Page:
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Mdina, Città Vecchia, or Città Notabile,was the old capital of Malta. It is a medieval walled town situated on a hill in the centre of the island. Punic remains uncovered beyond the city’s walls suggest the importance of the general region to Malta’s Phoenician settlers. Mdina is commonly called the "Silent City" by natives and visitors. The town is still confined within its walls, and has a population of just under three hundred, but is contiguous with the village of Rabat, which takes its name from the Arabic word for suburb, and has a population of over 11,000

Evidence of settlements in Mdina goes back to over 4000 BC. It was possibly first fortified by the Phoenicians around 700 BC, because of its strategic location on one of the highest points on the island and as far from the sea as possible. When Malta had been under the control of the Roman Empire, the Roman Governor built his palace there. Legend has it that it was here, in around 60 CE, that the Apostle St. Paul lived after his shipwreck on the islands.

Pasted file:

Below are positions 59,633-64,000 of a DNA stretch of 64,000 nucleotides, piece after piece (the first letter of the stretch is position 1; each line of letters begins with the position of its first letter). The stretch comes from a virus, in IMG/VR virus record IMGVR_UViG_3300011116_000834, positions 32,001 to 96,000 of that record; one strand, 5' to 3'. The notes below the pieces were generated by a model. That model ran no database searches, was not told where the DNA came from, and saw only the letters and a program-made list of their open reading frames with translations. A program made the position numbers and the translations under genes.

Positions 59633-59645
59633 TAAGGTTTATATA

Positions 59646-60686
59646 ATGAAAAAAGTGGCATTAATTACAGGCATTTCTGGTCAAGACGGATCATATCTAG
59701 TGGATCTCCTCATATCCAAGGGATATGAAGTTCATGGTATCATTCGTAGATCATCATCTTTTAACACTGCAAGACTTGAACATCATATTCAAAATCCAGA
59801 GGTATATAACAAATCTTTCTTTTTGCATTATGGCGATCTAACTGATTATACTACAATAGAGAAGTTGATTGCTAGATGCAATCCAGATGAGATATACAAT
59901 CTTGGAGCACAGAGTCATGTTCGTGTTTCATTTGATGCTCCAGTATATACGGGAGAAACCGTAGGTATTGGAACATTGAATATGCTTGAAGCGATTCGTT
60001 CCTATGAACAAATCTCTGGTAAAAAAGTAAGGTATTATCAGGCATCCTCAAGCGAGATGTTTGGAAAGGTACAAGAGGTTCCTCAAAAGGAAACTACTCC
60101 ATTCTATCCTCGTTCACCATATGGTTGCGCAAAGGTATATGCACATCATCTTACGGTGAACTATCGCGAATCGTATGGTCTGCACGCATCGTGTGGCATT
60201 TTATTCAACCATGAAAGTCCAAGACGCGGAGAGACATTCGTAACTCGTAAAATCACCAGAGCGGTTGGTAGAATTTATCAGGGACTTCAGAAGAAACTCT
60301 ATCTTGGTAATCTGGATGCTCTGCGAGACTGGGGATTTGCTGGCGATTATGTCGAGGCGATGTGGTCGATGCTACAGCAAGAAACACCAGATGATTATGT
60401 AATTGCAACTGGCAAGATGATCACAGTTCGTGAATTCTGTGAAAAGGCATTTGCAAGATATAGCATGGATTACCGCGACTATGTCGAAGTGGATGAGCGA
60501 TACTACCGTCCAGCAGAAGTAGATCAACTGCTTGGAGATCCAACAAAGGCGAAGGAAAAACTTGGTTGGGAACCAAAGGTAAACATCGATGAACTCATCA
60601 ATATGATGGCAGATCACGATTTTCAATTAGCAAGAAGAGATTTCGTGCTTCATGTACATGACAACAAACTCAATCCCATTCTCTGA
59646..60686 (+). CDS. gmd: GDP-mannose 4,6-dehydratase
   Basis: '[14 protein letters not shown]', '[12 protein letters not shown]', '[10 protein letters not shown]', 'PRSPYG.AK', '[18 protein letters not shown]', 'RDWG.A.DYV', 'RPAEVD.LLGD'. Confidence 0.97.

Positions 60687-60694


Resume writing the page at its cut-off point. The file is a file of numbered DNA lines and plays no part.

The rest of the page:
Mdina owes much its present architecture to the Arab period, from 870 until the Normans conquered Malta in 1091. They surrounded the city with thick defensive fortifications and a wide moat, separating it from its nearest town Rabat.

(Source: Wikipedia)

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Additional Photos by Stephen Nunney (snunney) Gold Star Critiquer/Gold Star Workshop Editor/Gold Note Writer [C: 6111 W: 61 N: 17754] (79973)
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